By Dr. Douglas Denham
Type 1 Diabetics are constantly in search of newer, better treatments since their disease requires 24/7 monitoring. One of the new products released for Type 1 Diabetes is the new GVOKE ready-to-use glucagon. This treatment for severe hypoglycemia makes it much easier for family or friends to help people with severe hypoglycemia. Unlike the previous glucagon pen, there is no mixing. It is a room-temperature, liquid, stable glucagon that is ready to use in an emergency. It was released in October of this year and is available in pharmacies now. An EpiPen-like auto-injector, GVOKE HypoPen, will be launched at some point in 2020.
In the treatment of Type 1 Diabetes, the Holy Grail has been an “artificial pancreas.” This would consist of a pump with algorithms that would be able to adjust the amount of insulin delivered by the pump based on continuous glucose monitoring data being fed to it by glucose sensors on or in the skin. While progress has been made, the FDA has been reluctant to approve any of these programs due to concerns about the pump stopping insulin for too long (when blood sugars get too low) and causing problems with hyperglycemia (low glucose suspension). Fortunately, the FDA has now given Medtronic the green light to conduct ASPIRE, the first major outpatient trial of a low glucose suspend product in the US. With positive results, progress to an artificial pancreas can occur. Check out Clinicaltrials.gov to find a study site near you.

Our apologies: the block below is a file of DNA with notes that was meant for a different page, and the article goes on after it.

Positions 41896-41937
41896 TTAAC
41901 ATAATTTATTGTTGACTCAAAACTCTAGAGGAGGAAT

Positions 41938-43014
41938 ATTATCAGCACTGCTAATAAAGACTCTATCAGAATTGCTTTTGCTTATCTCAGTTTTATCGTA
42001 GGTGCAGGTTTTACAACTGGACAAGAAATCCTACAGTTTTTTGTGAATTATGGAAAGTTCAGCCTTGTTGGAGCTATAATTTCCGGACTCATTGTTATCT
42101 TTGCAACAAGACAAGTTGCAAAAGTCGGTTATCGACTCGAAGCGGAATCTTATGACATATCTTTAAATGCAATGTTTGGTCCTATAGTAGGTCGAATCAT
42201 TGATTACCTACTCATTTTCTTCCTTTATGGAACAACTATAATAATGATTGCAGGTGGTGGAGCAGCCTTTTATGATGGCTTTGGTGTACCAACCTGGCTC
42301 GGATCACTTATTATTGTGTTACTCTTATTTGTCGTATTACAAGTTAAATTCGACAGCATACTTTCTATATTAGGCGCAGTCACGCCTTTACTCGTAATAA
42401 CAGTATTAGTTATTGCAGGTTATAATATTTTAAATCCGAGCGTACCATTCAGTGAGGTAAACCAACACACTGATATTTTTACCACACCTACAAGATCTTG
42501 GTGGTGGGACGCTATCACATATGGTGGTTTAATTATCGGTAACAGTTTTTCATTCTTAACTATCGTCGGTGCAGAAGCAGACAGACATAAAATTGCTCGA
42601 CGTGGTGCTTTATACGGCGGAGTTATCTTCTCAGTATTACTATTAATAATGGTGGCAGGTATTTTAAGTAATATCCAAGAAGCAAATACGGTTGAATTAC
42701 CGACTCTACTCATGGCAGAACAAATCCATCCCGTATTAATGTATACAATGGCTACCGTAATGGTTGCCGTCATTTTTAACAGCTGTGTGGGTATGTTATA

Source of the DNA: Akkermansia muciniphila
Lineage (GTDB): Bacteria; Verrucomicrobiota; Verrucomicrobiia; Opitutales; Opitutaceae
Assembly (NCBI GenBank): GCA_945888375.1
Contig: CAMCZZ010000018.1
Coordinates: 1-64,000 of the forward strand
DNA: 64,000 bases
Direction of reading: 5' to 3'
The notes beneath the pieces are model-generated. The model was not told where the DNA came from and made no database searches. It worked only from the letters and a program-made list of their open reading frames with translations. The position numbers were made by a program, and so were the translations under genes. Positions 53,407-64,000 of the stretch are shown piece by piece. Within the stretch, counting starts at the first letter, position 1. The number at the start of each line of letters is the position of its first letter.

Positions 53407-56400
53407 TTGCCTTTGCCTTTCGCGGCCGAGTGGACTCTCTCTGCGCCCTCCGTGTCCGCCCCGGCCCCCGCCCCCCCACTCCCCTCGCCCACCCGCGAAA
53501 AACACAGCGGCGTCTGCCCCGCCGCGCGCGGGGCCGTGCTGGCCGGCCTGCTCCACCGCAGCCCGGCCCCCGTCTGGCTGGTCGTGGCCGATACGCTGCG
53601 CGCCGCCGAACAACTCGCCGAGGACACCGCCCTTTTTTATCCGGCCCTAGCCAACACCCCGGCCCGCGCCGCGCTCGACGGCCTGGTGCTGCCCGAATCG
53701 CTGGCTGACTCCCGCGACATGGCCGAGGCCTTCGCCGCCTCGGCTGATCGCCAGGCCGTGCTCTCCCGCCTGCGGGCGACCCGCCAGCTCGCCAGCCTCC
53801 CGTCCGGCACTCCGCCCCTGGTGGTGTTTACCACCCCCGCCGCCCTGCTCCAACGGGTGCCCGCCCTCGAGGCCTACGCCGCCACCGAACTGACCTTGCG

In the area of continuous glucose sensors, there are many new products on the market. Medtronic is testing its new Elite sensor, already approved in Europe. This sensor lasts 6 days and is expected to be more reliable than previous sensors.
The Eversense has two implantable glucose sensors. The 90-day version is approved in the U.S. and the 180-day sensor is in testing in order to get US approval for it. Both are available in Europe. What makes this one so different is that after placement, there’s no worry about it falling off, or having to change it every 7, 10 or 14 days. The transmitter, which is worn over the sensor, needs to be charged once a day. It sends blood glucose readings to an iPad device or phone. The current version has a high and low blood sugar warning that causes the transmitter to vibrate, signaling that the blood sugar is low or high. Once the sensor expires, it can be replaced by having it removed and a new one placed in the same incision made to remove it.
In the area of insulins, new studies are being conducted with new biosimilar insulins. Biosimilars are insulins that are an almost identical copy of the original product manufactured by a different company. Since they are so similar in action and effect, they can be used in place of the original product. And since they are so similar, the companies making them do not have to go through the same rigorous and expensive testing that the original product did to get approved. Since the cost of developing the biosimilar is so much smaller, the biosimilar should not be as expensive to the consumer.
Clinical Trials of Texas, Inc. (CTT) conducts investigational device and medication studies for both Type 1 and Type 2 Diabetes. Schedule yourself online today for a prescreen https://saresearch.com/diabetes-screening-2/
Douglas Scott Denham, DO, CPI is Chief Medical Director of Clinical Trials of Texas, Inc. (CTT) and is board-certified in family medicine, with more than 25 years of experience treating metabolic diseases such as diabetes, obesity and liver disease.